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    ABSTRACT: Egg production (EP) and egg development rate (DR) of Centropages brachiatus, Calanus chilensis and Paracalanus indicus, three abundant copepods in the Humboldt Current System, were experimentally assessed during spring-summer and autumn-winter periods between 2001 and 2012 in northern Chile (23 degrees S) and central/southern Chile (36 degrees S). EP was on average 43.3, 29.3 and 5.0 eggs female(-1)day(-1) in C. brachiatus, C. chilensis and P. indicus, respectively. C. chilensis and C. brachiatus displayed similar embryonic DR, whereas that of P. indicus was significantly faster. DR was significantly affected by season and location, being faster in the spring-summer and off northern Chile. DRs allowed estimates of temperature-dependent generation times (GT). Expected GTs for C. brachiatus and C. chilensis at mean observed temperatures in both places coincided with those derived from field studies. Estimates of GT could also explain the presence of multiple generations a year, upon continuous reproduction, and potentially in the absence of food limitation. Despite a low EP, P. indicus exhibited a high DR and expected GT in the range of 10-20 days, explaining the existence of many generations a year as reported by field studies. Our findings provide evidence to support the hypothesis that population dynamics of these species may be fundamentally controlled by temperature in the coastal upwelling zone.
    No preview · Article · Jan 2013 · Journal of Plankton Research
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    J. Medellín-Mora · R. Escribano
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    ABSTRACT: The study of zooplankton communities is very important in the context of the biology, ecology, and conservation of the marine ecosystem. However, research on zooplankton implies a highly costly process in terms of time and effort, requiring trained personnel for identification, counting and measuring of various taxonomic groups, including biomass estimates. At present, there is an increasing interest for implementing new techniques allowing automatic analyses of zooplankton by means of informatics technology and assessment of digitized images. In this work, the state of the art of some methodologies applied to digital images of zooplankton is revised describing the general methods used, such as ZooScan-ZooProcess and ZooImage, and an analysis of their results for identification, a comparison with traditional methods, and recommendations to improve the identification process. Additionally, a brief summary of the experiences with these systems is presented, focused on the analysis of spatial and temporal variability of the zooplankton community by means of its size spectrum and tests for deriving biomass estimates. Finally, a list of capacities and limitations of the methods is discussed using recent literature, as well as the perspectives of development and applications of this new technology can offer to the scientific community of the Latin American region.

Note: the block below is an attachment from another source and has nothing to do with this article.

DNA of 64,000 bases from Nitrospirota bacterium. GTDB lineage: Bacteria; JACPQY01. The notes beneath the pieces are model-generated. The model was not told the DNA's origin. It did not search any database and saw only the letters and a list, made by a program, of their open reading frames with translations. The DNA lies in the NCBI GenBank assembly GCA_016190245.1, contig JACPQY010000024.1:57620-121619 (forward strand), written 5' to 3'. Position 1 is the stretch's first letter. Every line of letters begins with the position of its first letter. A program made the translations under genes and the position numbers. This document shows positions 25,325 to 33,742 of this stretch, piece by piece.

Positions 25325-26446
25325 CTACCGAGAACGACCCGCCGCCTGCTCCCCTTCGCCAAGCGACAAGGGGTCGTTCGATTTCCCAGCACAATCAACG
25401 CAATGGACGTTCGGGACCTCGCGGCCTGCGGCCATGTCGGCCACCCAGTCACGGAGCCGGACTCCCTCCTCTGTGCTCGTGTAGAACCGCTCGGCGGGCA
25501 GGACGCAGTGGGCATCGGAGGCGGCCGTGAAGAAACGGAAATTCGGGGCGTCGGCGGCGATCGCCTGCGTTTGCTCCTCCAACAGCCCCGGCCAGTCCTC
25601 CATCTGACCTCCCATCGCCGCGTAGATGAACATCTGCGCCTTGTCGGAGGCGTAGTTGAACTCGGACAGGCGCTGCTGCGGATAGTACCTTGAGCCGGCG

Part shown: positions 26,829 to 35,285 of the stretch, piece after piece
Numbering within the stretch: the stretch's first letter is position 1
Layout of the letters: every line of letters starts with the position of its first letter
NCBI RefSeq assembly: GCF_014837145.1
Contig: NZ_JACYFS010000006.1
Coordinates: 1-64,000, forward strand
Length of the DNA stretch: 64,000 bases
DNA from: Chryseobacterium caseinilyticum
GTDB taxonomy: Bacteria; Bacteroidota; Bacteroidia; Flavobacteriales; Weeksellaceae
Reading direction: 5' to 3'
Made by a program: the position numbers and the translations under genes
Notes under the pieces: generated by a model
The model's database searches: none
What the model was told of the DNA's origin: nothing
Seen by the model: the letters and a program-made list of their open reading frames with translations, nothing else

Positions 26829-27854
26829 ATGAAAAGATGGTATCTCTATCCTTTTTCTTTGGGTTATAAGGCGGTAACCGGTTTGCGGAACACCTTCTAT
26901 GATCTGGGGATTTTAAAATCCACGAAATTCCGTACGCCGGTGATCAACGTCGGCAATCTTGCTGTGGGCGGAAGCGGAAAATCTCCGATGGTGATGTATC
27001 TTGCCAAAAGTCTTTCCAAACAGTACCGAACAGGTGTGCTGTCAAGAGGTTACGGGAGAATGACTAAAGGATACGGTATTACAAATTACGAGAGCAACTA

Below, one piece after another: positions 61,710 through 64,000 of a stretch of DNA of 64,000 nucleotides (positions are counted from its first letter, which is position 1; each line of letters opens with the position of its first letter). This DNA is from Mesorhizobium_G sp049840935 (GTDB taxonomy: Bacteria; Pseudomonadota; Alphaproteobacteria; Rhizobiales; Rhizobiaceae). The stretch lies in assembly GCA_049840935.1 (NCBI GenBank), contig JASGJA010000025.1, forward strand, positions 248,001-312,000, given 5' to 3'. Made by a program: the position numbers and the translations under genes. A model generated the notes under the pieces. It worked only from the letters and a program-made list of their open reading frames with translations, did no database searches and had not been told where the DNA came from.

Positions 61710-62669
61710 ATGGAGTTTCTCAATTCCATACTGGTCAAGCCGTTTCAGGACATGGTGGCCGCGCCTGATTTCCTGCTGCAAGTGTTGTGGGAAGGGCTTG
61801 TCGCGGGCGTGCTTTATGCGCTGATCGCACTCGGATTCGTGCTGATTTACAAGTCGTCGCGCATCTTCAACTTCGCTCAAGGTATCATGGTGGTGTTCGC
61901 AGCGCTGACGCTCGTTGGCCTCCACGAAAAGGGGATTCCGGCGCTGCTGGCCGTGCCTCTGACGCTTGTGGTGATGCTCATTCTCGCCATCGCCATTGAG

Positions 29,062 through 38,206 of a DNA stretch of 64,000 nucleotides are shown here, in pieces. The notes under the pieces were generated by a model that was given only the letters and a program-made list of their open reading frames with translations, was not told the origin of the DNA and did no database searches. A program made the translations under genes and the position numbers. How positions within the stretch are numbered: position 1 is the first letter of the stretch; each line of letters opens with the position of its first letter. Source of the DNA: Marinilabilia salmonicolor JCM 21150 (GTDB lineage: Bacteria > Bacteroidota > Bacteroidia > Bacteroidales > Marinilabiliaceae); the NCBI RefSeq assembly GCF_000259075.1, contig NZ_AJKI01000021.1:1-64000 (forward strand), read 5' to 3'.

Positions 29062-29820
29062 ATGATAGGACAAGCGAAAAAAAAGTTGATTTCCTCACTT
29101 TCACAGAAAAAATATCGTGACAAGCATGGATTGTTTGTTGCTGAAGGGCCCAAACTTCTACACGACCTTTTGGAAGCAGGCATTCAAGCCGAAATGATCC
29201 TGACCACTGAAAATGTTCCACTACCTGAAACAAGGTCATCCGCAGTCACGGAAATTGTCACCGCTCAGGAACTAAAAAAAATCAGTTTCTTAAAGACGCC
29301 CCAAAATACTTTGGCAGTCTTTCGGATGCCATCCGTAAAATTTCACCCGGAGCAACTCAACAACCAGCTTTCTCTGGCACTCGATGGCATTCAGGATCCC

Full-text · Article · Jan 2013 · Latin American Journal of Aquatic Research

Publication Stats

3k Citations
283.25 Total Impact Points

Institutions

  • 2002-2016
    • University of Concepción
      • • Departamento de Oceanografía
      • • Departamento de Microbiología
      Ciudad de Concepcion, Biobío, Chile
  • 1977-2015
    • Instituto de Estructura de la Materia
      Madrid, Madrid, Spain
  • 1993-2010
    • Complutense University of Madrid
      Madrid, Madrid, Spain
  • 1993-2002
    • University of Antofagasta
      • Instituto de Investigaciones Oceanológicas
      Antofagasta, Region de Antofagasta, Chile
  • 1997-2001
    • Spanish National Research Council
      Madrid, Madrid, Spain
  • 1992
    • Dalhousie University
      • Department of Biology
      Halifax, Nova Scotia, Canada
  • 1987-1988
    • National Research Council Canada
      • Steacie Institute for Molecular Sciences (SIMS)
      Ottawa, Ontario, Canada
  • 1976
    • University of Reading
      • Department of Chemistry
      Reading, England, United Kingdom